Arizona Law That Bans Recording of “Law Enforcement Activities”: Read It For Yourself

Andrew Donaldson

Born and raised in West Virginia, Andrew has since lived and traveled around the world several times over. Though frequently writing about politics out of a sense of duty and love of country, most of the time he would prefer discussions on history, culture, occasionally nerding on aviation, and his amateur foodie tendencies. He can usually be found misspelling/misusing words on Twitter @four4thefire and his food writing website Yonder and Home. Andrew is the host of Heard Tell podcast. Subscribe to Andrew's Heard Tell SubStack for free here:

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15 Responses

  1. Dark Matter says:

    What is this law supposed to do? 8 feet doesn’t prevent us from videoing police abuse.Report

    • Oscar Gordon in reply to Dark Matter says:

      It’s about the police feeling crowded by witnesses trying to videotape them doing something bad.

      In practice, the.police will demonstrate a marked inability to differentiate between 8′ and 80′ when cameras are nearby.Report

    • Philip H in reply to Dark Matter says:

      It’s supposed to prevent another George Floyd. Absent the very close up recording, Derrick Chauvin would likely have been promoted by now.Report

      • Dark Matter in reply to Philip H says:

        The very close up recordings were bodycams. The gal with the 10 minutes of video… might be 8 feet away but I’d call it further. The other videos were further.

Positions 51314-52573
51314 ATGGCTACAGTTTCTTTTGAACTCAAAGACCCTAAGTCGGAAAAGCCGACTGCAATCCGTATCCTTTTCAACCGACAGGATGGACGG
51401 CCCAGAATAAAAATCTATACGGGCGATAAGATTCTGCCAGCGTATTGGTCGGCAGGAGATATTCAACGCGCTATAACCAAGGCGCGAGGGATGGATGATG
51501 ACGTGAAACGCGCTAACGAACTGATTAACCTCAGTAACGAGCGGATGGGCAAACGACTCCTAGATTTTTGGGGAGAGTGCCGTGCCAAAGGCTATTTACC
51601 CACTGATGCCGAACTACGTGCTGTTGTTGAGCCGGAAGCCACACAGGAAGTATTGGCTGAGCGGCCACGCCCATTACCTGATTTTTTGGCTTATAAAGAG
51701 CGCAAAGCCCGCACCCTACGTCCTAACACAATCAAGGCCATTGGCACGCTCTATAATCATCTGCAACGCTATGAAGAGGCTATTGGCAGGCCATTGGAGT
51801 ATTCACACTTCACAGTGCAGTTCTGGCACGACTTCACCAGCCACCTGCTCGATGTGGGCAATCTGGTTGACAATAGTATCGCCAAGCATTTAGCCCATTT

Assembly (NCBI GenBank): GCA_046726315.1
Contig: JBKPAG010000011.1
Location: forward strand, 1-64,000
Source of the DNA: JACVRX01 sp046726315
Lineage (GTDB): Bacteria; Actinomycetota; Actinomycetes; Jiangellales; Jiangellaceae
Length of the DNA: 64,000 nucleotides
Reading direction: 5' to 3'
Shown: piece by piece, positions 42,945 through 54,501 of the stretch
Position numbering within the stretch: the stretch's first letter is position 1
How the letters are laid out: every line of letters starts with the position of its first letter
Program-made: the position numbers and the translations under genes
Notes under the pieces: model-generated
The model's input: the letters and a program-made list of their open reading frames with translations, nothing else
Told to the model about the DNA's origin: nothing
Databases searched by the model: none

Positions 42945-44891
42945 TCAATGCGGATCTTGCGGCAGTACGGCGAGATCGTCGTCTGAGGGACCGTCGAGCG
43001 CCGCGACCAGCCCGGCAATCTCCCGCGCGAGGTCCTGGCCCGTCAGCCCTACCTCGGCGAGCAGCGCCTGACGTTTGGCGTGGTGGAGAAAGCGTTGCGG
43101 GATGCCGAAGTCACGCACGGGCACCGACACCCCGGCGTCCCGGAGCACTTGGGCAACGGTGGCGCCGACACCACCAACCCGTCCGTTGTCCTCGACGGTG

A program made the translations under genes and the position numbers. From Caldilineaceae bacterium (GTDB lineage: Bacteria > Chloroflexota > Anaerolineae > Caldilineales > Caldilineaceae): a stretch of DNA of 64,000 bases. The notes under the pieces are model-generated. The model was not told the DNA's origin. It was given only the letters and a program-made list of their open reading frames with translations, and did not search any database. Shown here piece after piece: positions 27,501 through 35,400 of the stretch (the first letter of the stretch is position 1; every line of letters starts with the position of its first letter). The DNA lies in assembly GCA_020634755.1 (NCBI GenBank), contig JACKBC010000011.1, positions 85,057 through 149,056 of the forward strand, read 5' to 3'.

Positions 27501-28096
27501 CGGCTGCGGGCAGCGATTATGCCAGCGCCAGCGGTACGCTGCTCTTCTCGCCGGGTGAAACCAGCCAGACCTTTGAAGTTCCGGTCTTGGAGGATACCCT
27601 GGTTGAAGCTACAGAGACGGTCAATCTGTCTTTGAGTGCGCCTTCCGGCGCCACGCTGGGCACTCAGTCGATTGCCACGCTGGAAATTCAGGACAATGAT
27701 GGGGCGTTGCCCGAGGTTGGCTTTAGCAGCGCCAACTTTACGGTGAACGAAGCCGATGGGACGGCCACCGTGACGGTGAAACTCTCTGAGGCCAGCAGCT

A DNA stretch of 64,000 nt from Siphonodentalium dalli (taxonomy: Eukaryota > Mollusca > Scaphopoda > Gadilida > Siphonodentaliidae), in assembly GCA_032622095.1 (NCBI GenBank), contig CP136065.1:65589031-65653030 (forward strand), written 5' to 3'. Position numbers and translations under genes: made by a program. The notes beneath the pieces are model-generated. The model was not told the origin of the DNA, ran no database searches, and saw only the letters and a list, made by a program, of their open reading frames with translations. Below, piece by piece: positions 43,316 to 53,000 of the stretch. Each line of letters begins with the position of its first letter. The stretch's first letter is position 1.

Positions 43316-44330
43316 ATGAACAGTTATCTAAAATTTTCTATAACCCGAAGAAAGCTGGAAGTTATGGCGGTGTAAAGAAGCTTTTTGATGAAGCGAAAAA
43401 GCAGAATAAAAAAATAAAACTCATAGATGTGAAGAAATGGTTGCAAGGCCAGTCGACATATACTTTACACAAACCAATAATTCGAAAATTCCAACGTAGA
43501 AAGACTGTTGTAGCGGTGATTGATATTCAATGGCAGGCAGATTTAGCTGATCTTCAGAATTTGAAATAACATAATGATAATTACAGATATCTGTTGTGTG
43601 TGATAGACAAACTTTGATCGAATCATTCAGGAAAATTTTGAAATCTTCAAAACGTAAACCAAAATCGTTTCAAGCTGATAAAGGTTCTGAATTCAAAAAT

Now the first bill was going to ban videos a lot further than 8 feet and would have done exactly what you say. So… he tried and failed to do that and had to settle for something?

        Hmm… if you thinking totally reforming all police everywhere at all times under all situations as too high a bar to cross but want to stop riots, then banning these videos might do that.Report

  2. Chip Daniels says:

    “The revised bill was approved on a 31-28 party-line vote..”

    Gosh, I wonder what parties those were?Report

    • The interesting part of that is the narrowness of the margin. The governor’s seat is open in November (Ducey is term-limited out), and over the last few election cycles the Democrats have narrowed the Republicans’ legislative majorities to a bare minimum. It is entirely possible that AZ will flip from a red trifecta to a blue one in November — I’ve bet a couple of people that it will happen.

      If so, I expect the AZ Republicans’ recent panic-mode laws like this one will be quietly overturned.Report

  3. Chris says:

    The talk of “Constitutional issues” ignores that the final arbiter of such issues is a court that has shown it is not particularly concerned about such “Constitutional issues,” especially when it comes to cops, and the Arizona legislature knows this.Report

  4. Jaybird says:

    A relevant event, maybe:


    • Philip H in reply to Jaybird says:

      So was the right to an abortion until it wasn’t.Report

    • Kazzy in reply to Jaybird says:

      Was he the person being stopped?

      This law seems to treat the person being stopped different than bystanders.Report

      • Jaybird in reply to Kazzy says:

        Lemme check the link…

        Early in the morning on May 26, 2019, Abade Irizarry, a YouTube journalist and
        blogger, was filming a DUI traffic stop in Lakewood, Colorado. Officer Ahmed Yehia
        arrived on the scene and stood in front of Mr. Irizarry, obstructing his filming of the stop.
        When Mr. Irizarry and a fellow journalist objected, Officer Yehia shined a flashlight into
        Mr. Irizarry’s camera and then drove his police cruiser at the two journalists.

        Looks like he was a bystander.Report